Manning Cabin
Photo 6. Manning Cabin ca. 1909-10. Saguaro National Monument Files

A view of the east side of the living room. The cabin appears to be in good condition although the butt ends of the wall logs seem to have begun to crack. The two men are probably Forest Service employees.

Manning Cabin
Photo 7. Manning Cabin ca. 1912-14. Saguaro National Monument Files

A picture of the east side of the living room and part of the central area. The structure shows evidence of deterioration. The rolled roofing has begun to peel and the daubing has disappeared from between the vertical slabs of the walkway.

An article in the Arizona Star of 1959 claimed that Manning had a bedroom and storage space in a lean-to attached to the cabin. Since this addition had not weathered well over the years, the Forest Service removed it in 1922 and thereby reduced the living space. If that article is correct the lean-to would have had to have been on the back or west side of the cabin as photographs do not reveal any such rooms on the ends or east side. A 1976 article in the same newspaper, which is probably the correct version, indicated that the dimensions of the cabin of Manning's day was the same as the one that stands today. [5]

When the Forest Service decided to use the cabin in 1922, it made some repairs. The structure was reroofed. In addition the interior wall between the kitchen and living room was undoubtedly removed at this time. A concrete floor was poured in that area which then became a kitchen and bedroom. The central verticle board portion, which had decayed, was removed thus separating the structure into two buildings. Three men stayed there. Two people served as trail crew keeping the fire trails serviceable and the third man rode horseback on fire guard patrol making two rounds per day on a circuit of four lookout points. This situation prevailed at least through 1937. The firewatch tower built on Mica Mountain in 1938 necessitated at least one additional man for the area.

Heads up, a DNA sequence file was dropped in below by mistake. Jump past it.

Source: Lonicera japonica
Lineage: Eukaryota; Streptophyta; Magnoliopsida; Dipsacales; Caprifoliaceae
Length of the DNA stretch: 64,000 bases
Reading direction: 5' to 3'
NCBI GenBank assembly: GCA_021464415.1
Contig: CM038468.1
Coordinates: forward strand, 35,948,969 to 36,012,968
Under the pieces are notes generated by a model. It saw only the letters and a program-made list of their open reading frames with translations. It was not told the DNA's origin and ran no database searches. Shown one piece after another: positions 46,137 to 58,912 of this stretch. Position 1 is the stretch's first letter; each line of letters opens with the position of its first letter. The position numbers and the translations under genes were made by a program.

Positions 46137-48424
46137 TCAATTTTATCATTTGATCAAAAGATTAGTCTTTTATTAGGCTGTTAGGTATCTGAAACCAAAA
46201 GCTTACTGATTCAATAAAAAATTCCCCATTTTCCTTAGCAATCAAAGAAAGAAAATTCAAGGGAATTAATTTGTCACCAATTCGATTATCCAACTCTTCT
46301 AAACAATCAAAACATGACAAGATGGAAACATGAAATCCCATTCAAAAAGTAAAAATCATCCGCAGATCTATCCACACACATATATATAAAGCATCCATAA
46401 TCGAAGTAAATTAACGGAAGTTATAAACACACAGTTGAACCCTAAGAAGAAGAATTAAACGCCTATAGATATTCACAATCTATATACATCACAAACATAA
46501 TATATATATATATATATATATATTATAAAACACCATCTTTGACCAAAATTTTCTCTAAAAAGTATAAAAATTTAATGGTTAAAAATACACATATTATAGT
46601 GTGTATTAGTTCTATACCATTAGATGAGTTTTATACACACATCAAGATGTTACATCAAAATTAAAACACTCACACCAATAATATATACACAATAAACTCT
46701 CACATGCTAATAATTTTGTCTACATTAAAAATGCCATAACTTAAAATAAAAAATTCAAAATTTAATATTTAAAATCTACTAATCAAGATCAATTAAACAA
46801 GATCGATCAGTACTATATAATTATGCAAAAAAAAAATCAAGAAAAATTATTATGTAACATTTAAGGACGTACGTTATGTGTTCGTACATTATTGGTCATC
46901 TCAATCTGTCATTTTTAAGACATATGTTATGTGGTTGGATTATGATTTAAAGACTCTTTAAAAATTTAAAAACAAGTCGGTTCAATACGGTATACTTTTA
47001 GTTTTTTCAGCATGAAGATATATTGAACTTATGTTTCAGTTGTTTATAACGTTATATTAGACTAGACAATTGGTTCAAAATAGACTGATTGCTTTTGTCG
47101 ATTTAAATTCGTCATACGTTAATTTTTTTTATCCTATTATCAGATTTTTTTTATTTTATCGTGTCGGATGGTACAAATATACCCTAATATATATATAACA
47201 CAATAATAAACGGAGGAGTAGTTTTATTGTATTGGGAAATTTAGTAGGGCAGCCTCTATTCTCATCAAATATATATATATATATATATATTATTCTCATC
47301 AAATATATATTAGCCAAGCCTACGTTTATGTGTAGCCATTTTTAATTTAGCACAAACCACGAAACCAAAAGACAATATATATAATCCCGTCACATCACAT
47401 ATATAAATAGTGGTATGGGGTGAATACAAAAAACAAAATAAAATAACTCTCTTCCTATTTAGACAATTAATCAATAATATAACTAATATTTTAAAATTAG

A little over two years after the Park Service acquired the national monument, Region Three Assistant Forester Ward Yeager inspected Manning Camp. He found two log buildings there. Because it had decayed, the Forest Service had removed the central part in the 1920s. Both buildings, he thought, were in serviceable condition. One of these structures was large enough to function as a kitchen/dining room for a crew of eight and steeping space for two men. The other building, Yeager reported, would provide sleeping quarters for four to six men. When Yeager returned in 1940 just prior to the Park Service's first year in charge of forest fire protection on the monument, he found Manning cabin in an advanced state of decay. He felt it would require complete reconstruction within two years. [7]

For the next three years, the Park Service fire guard stayed in the Manning structures although they continued to decay. At the close of each of those fire seasons, braces were placed under the rafters to prevent snow from collapsing the roofs during the winter. During the period Custodian Egermayer and Region Three Forester V.W. Saari advocated that the Manning buildings be abandoned in favor of a new fire guard cabin at the Mica Mountain lookout tower. Saari expected the kitchen/dining room cabin to soon collapse. Not only had the roof begun to sag, but the logs had rotted and the front wall had begun to bow outward. [8]

Finally, in the summer of 1943 both structures were repaired. The front wall of the kitchen/dining room building was straightened and rock buttresses were built on either side of the front door to reinforce the wall (Photo 8). The logs were redaubed. The structures received new roofs. Doors and broken window glass were replaced and screens installed over them. Two years later the central portion was reconstructed as a walkway and thus Manning's cabin became one building again (Figure 14). [9]

floor plan
Figure 14. Present-day Manning Cabin floor plan.

In June 1946 a wall was built on the west side of the walkway and two "more" windows were installed in the cabin. Historically, the cabin had no windows on the east. Since the cabin currently has two windows in front (Photo 8) and one in back (west), one or two of these windows was probably installed by the Forest Service. The window on the south end of the storage shed was probably placed there by that agency as well. [10]

Manning Cabin